This article is posted with permission
By David Mills
– Rep. Joe Wilson to President Obama During a 2009 Speech to Congress
– Every Litigator Since the Dawn of Civilization When Reading the Opposition’s Brief
We’ve just read the opposition brief in our big case. Now we are considering drafting our reply brief without including the four-letter words that recently echoed from our office walls.
How do we start? We need to envision the readers — the judge and the judge’s law clerk.
As a threshold matter, this reveals that the reply is effectively mandatory (even if the rules say it is optional). I recall numerous times as a law clerk when the opening brief had persuasive value and had me thinking perhaps its position should prevail. Then I would read the opposition brief, which would swing me back the other way. Frequently, upon finishing the opposition brief, I was sitting at my desk thinking along these lines:
“Well, if that’s all true, it certainly negates much or all of what was said in the opening brief; so, unless the reply can explain this, it’s hard to see how the opening brief’s position can prevail.” And then I would eagerly reach for the reply brief in the file (this is in the “B.i. era” — Before iPad). In some cases, it wasn’t even there — because it was never written. The silence in these situations is deafening. (And even if the opposition brief appears so poor that no reply would be needed, imagine how strong it would be to submit reply brief that is just a few sentences long, stating why that is so.)
So we are definitely going to submit a reply brief. Here are a few tips to make this critical brief as effective as possible, keeping the reader’s perspective constantly at the forefront:
Emphasize key concessions, but also look at what the opposition did not say.
This is a basic point that is easily overlooked. We tend to be good at noticing where the opposition has conceded a point helpful to us, but sometimes we don’t realize that the opposition has side-stepped one of our strong points without mentioning it. This often occurs because we are focusing solely on the opposition brief that is hot off the presses. Stop yourself and read your own brief again in full (as if you are the judge or law clerk) and then read the opposition. Focus like a hawk on places where it fails to respond to your points — this silence will be the basis for some of your most powerful points in your reply.
Quote the other side’s overstatement or hyperbole.
Sometimes the other side will take the “You Lie!” approach and spend a lot of time writing about how “ludicrous” or “ridiculous” or “offensive” your points are. Now, assuming your points are actually based in fact and sound argument, you have a chance to take the calmer high road here. One effective way to do this is to simply collect all of these exaggerated phrases and terms and place them into your reply, revealing that the other side is going off of emotion while you are going off of facts and law.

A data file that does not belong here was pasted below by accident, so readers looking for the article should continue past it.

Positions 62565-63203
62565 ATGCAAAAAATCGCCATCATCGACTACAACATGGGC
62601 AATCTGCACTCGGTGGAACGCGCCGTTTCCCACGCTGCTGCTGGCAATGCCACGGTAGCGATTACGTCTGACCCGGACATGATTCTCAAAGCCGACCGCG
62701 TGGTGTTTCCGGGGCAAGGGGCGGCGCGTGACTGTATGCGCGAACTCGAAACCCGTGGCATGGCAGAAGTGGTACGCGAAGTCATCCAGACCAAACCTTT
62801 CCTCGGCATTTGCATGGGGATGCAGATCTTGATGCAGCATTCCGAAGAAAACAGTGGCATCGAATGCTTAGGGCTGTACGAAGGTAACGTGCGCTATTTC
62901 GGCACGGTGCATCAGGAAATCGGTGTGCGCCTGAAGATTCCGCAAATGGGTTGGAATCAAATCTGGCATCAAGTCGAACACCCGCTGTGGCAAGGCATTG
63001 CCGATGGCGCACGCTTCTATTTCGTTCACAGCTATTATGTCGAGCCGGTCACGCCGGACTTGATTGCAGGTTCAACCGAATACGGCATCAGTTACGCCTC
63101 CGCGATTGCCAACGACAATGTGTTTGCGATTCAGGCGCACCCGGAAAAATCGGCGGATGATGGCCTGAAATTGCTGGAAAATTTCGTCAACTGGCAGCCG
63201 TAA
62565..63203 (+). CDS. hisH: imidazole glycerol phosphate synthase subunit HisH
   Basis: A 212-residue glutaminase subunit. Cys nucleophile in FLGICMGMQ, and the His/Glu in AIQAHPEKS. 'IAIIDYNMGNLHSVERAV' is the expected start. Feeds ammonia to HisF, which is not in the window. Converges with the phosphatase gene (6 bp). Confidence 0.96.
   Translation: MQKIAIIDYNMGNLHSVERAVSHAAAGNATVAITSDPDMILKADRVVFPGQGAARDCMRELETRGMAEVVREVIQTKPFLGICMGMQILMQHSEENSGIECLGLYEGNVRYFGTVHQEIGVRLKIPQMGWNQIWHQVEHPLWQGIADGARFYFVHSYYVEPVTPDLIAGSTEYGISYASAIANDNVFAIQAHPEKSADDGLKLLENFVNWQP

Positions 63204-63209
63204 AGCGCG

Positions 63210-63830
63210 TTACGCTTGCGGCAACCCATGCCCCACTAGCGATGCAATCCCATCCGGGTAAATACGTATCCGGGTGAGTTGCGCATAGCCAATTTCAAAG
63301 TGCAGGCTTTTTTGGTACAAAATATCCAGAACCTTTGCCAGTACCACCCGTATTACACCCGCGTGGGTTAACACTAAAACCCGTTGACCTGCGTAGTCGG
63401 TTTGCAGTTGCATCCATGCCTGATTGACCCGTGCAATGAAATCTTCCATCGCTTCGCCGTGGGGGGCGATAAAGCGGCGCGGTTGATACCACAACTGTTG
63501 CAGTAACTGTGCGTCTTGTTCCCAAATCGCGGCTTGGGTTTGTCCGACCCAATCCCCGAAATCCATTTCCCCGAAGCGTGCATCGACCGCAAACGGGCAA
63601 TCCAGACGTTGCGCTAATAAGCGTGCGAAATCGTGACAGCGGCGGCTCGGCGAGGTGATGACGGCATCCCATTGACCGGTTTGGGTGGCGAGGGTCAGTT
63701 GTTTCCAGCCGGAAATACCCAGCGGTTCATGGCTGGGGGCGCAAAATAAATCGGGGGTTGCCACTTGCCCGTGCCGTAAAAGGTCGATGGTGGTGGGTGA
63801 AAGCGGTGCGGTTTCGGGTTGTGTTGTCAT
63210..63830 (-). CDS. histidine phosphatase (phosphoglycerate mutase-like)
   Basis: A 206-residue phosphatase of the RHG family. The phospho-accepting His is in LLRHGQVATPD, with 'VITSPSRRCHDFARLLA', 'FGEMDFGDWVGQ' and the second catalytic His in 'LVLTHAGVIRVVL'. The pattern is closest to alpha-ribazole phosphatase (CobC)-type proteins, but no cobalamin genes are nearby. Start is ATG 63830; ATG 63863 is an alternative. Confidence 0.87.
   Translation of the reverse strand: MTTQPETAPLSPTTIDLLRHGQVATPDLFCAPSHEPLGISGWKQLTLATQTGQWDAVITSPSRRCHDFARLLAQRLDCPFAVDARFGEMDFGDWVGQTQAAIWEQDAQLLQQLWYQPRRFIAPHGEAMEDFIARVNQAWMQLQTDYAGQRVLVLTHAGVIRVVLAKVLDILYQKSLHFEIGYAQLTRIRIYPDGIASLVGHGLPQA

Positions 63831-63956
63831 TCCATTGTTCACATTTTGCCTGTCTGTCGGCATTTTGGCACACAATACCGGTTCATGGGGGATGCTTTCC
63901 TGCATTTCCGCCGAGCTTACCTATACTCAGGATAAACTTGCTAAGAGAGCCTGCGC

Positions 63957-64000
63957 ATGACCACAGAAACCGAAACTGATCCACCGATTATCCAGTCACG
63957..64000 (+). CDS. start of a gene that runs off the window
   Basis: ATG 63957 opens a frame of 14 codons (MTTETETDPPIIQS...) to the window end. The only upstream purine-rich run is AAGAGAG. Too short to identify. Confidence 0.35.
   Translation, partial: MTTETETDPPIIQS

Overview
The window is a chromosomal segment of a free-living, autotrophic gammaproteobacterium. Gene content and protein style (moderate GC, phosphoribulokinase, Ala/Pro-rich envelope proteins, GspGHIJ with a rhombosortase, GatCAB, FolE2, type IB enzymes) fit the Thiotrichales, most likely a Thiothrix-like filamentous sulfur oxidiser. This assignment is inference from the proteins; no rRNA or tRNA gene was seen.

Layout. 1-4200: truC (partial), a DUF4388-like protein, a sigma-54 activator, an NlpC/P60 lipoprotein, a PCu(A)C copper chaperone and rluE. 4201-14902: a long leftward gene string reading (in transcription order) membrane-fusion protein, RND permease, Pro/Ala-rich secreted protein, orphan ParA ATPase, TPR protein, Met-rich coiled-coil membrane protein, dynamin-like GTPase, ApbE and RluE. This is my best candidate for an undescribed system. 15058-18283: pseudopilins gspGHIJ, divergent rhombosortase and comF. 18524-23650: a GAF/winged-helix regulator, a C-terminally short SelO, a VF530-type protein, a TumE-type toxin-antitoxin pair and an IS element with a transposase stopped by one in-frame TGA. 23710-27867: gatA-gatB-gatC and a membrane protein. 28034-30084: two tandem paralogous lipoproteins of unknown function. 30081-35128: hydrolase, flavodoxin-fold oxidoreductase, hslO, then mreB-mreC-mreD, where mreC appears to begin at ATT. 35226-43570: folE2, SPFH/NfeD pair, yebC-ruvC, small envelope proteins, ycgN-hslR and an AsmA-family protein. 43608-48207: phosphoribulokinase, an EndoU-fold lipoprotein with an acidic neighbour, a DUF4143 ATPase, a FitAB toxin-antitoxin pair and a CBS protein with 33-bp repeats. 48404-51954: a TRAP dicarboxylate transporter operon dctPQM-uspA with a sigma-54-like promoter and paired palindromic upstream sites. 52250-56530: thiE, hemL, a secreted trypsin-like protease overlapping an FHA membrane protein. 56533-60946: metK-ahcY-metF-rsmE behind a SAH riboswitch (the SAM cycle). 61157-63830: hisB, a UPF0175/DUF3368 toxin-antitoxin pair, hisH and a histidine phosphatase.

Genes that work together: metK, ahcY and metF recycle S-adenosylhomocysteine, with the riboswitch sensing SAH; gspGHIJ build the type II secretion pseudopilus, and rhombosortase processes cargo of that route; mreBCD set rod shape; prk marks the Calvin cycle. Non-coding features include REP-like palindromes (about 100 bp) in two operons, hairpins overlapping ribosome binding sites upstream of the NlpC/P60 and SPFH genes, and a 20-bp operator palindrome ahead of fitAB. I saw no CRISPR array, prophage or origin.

An example: “The other side appears very upset, remarking that our arguments are ‘lies,’ ‘ridiculous,’ and ‘not worthy of this honorable court.’ But this overblown rhetoric simply masks the reality that our arguments are based in undisputed facts and governing case law….”
See how one side starts to sound a little bit like they are just yelling while the other is calmly yet forcefully making the logical points? Always remember: The reply is not written for the other side; it’s written for the court.
Take out the straw man or confusion that the other side has created.
Sometimes we run into an opposition brief that doesn’t prompt the “You Lie!” response — instead, it causes the “What the??? What are they even talking about?” response. These are the briefs where you think to yourself, as Daily Show regular Lewis Black would say, there is not enough deodorant for the conversation. These briefs typically distort a fundamental legal premise underlying your entire case and take it so far off its moorings that it can be hard to figure out how to respond point by point, as a standard reply would. In these situations, I recommend starting with a preliminary section that explains how this fundamental point is being misrepresented or misunderstood. This might be written somewhat in the style of a legal treatise — to educate the reader on the proper legal framework and get everyone on the same page (minus your perspiration-inducing opposition, perhaps). Once you have set out the proper framework, you can easily reveal how the other side has distorted it, and then you can quickly show point-by-point how the opponent’s mistaken framework actually has no impact on your points (or even bolsters them).
Use these techniques for a powerful but short introduction.
The reader is likely first opening the reply brief with one or two main questions in mind that need answering. Do not disappoint: Give them the answers in an introduction on the first page. And consider the tips above to see if there is a particularly strong way to do so. Finally, see if you can do this introduction in less than one page — the reader won’t need much deodorant for that conversation.
David Mills is a federal appellate lawyer. He has argued at the U.S. Supreme Court, obtaining a 9–0 decision in Ortiz v. Jordan. He formerly served as law clerk to the current Chief Judge of the Sixth Circuit, R. Guy Cole, Jr. More information is available at www.MillsFederalAppeals.com. Most importantly, his self-drawn legal cartoons (Courtoons) are still up at www.courtoons.net. He has been a CMBA member since 2002.